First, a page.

Chicken Satay is a familiar appetizer, featuring long strips of breast meat skewered onto thin bamboo sticks, accompanied by a rich peanut-plum sauce and a light medley of marinated cucumbers and red onions. The presentation is dramatic, the skewers layered atop one another so that the bamboo rods stick out from the plate like haphazard buttresses. The meat is dyed a vibrant red, from a red-curry-and-coconut marinade that brings a rush of coconut flavor with the first bite. The meat is delightfully tender, almost soft and sweet. The thick, velvety peanut sauce is the second textural delight of the dish, thickly coating the skewers and cloaking each bite in a robe of luxury. The flavors of peanut and tangy plum sauce dance on the tongue, but there is no worry of spice. This is a mild dish, bringing out the best in the ingredients' flavors but keeping the heat reserved.
We segue into our main courses with Pineapple Fried Rice, and are delighted with its stunning presentation. An oversized white platter arrives bearing an entire pineapple, knocked onto its side, sliced open, and hollowed. Inside, it holds a golden medley of pineapple, cashews, cherry tomatoes, scallions, chicken, shrimp, and egg-coated rice. The dish is festive and ornate, and is to the palate what it is to the eye. Each bite brings an explosion of flavors: the sweet juice of the pineapple marries with the tartness of tomatoes, while the nutty sweet cashews bring a welcome crunch. The chicken is tender and hearty, the shrimp pure and soft, and the scallions lend the perfect sharpness to counteract the otherwise rich ingredients. Despite the eclectic blend of ingredients, the dish is a harmonious whole, a welcome blend of sweetness with a savory undertone.
Spicy Lobster appears on the seasonal selection, and is recommended to us by Joanne herself. The dish is one of contrasts—dark sauce pools around pale pieces of spiny lobster, the thinness of the sauce contrasted by the plump, succulent flesh. Tucked amid the curled crustaceans is a colorful medley: diced red and green bell pepper, red onion, stewed tomatoes, and generous amounts of wilted basil. The dish is aromatic and enticing, the smell of basil greeting the nose and promising to please the palate. The sweet, soft onions and cooked tomato bring a comforting, familiar flavor, while the soy-based sauce seems refreshingly new. The most stunning bites of the dish are ones that combine the smoky, flavorful basil with the sweet, resonant lobster. The combination is beguiling and complex, a hint of spice tempered by natural sweetness. It is elegant and exotic, a perfect marriage of earth and sea.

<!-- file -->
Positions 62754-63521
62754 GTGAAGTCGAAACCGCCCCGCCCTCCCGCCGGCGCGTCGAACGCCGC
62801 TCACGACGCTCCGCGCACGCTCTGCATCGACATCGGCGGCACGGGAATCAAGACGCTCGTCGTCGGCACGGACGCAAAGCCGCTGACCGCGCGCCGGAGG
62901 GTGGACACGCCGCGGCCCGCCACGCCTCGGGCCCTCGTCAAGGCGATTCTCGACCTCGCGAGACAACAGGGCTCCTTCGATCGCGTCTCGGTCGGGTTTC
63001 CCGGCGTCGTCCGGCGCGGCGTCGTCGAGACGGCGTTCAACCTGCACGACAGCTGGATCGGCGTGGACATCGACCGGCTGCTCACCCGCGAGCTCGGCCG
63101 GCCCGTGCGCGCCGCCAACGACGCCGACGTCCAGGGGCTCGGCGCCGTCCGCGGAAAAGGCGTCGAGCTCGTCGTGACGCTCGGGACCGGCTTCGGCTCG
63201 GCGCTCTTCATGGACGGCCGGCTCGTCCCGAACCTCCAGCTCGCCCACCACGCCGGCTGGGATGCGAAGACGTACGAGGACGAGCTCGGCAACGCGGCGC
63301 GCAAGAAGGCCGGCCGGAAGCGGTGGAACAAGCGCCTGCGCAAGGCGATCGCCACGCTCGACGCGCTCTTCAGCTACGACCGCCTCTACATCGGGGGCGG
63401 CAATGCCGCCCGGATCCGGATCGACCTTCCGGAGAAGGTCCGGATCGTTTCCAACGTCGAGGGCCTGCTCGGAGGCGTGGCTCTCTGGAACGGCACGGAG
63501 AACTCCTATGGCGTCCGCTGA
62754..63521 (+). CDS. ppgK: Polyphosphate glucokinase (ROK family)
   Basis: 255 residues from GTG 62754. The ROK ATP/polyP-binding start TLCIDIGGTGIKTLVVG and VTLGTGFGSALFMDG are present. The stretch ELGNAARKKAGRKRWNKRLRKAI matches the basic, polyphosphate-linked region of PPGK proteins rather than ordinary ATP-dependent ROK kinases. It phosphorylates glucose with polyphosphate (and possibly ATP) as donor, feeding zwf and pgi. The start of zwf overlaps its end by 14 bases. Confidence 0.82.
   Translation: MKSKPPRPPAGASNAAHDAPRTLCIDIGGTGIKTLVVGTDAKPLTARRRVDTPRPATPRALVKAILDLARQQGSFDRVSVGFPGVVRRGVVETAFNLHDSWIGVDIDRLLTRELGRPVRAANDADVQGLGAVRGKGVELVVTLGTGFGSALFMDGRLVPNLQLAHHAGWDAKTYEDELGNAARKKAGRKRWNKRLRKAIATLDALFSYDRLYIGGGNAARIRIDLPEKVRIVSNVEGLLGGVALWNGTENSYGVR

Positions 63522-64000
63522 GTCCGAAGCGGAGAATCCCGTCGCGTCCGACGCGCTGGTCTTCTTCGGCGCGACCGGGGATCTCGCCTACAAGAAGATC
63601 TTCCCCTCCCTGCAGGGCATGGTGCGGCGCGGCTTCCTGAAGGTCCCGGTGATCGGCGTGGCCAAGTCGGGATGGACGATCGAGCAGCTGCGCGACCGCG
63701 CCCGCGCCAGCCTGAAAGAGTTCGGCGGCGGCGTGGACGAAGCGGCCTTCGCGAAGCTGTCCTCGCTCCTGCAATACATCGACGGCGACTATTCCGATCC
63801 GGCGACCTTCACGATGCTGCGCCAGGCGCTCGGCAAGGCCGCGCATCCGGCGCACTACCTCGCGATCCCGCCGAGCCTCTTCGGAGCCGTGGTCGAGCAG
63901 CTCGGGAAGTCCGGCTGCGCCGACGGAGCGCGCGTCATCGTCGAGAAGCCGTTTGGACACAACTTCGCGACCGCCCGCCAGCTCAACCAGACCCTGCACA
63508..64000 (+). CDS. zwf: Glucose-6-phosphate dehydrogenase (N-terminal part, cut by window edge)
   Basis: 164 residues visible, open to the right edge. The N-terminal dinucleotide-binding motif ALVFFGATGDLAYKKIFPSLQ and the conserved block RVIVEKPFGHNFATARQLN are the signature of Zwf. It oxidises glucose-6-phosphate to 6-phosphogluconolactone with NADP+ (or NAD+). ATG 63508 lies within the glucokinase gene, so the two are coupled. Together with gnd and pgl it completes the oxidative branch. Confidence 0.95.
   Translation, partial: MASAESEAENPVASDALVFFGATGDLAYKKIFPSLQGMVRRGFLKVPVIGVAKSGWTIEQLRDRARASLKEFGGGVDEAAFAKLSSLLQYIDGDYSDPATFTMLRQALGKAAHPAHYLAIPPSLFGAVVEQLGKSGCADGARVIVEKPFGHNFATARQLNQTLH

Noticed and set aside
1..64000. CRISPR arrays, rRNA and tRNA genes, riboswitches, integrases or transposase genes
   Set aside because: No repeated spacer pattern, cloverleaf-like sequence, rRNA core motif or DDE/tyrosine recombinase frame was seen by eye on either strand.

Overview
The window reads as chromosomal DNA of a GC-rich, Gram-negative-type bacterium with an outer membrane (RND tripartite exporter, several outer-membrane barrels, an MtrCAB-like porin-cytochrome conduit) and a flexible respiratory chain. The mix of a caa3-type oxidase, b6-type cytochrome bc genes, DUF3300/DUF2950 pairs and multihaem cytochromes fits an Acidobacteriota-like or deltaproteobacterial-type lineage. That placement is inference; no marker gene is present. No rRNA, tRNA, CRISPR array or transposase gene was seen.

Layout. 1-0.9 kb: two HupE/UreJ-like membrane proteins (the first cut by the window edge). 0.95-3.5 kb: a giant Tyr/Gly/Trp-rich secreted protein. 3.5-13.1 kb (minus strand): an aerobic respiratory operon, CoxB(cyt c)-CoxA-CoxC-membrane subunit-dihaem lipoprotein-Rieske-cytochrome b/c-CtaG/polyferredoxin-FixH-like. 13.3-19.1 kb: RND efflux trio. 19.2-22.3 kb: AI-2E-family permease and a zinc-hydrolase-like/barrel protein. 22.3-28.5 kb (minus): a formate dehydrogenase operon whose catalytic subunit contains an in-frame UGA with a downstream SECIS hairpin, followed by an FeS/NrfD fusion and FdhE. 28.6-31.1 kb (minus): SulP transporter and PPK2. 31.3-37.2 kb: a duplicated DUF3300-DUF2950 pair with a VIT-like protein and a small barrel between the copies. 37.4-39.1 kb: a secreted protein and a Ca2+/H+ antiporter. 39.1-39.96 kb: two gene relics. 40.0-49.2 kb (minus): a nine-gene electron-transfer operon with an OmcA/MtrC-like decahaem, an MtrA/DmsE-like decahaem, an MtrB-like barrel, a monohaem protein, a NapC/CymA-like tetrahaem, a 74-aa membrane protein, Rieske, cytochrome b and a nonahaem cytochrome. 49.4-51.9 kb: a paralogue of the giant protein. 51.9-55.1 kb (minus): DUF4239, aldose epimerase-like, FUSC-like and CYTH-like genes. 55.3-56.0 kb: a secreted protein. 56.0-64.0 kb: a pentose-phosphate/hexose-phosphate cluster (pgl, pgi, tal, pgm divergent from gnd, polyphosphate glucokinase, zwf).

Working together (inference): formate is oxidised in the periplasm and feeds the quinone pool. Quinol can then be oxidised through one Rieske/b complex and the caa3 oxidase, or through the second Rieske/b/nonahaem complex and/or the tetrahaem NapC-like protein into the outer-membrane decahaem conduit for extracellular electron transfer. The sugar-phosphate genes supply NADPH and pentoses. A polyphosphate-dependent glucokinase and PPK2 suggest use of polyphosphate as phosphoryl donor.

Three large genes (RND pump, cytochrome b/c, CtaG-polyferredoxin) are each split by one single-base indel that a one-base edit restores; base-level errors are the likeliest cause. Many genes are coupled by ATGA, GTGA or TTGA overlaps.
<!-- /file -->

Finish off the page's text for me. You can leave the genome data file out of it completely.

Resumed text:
Our last dish, Choo Chee Duck, is a showstopper. The dish is rich and decadent, with subtly layered flavors and a dichotomy of textures that absolutely captivates the palate. Like its predecessors, it is served on an enormous white platter that looks like it could easily accommodate four, if not more, servings. A blanket of thick, creamy coconut and red curry sauce blankets the slivered red peppers, lime leaves, peas and roast duck that comprise the dish. The first thing that hits me is richness—the sauce is an intriguing blend of sweet coconut and an underlying spicy curry that is not so much hot as it is flavorful. The second is texture—the thick, velvety sauce gives way to a surprise: the pieces of duck have been roasted, skin-on, prior to being added to the sauce, resulting in a delightfully crunchy skin. The duality of soup-like cream and crisp, sultry crunch is exhilarating, and despite its richness I find myself addicted to the dish. Each bite brings a complex rush of sweet and savory, creamy and spicy, soft and crunchy, all of which somehow play perfectly off one another. Who knew decadence could hit so many notes?
There seems no more fitting conclusion to this decadent meal than the simplest dish: mango with sticky rice. However, even this simple combination of fruit and starch is luxurious, thanks to a creamy, glistening coconut sauce that blankets the warm mound of sticky rice. The ring of mango that surrounds the pale rice is cool and moist, its temperature brining a welcoming contrast to the warm rice. A bite is sweet and soothing, the fresh diced mango lending a pureness to the decadent sauce.
While we have only tried a sampling of Celadon’s dishes, I feel I am left with a solid understanding of their cuisine. No one dish has been too powerful, or too spicy; each seems a rendition that emphasizes elegance and harmony over boldness or spice. As a result, the restaurant offers a seamless and smooth introduction to the flavors of Thai cuisine, filling a meal not only with enticing flavors, but with grace, elegance, and dazzling charm. With such exquisite eloquence in both cuisine and decor, Celadon promises to be one of Hillcrest’s star performers for some time.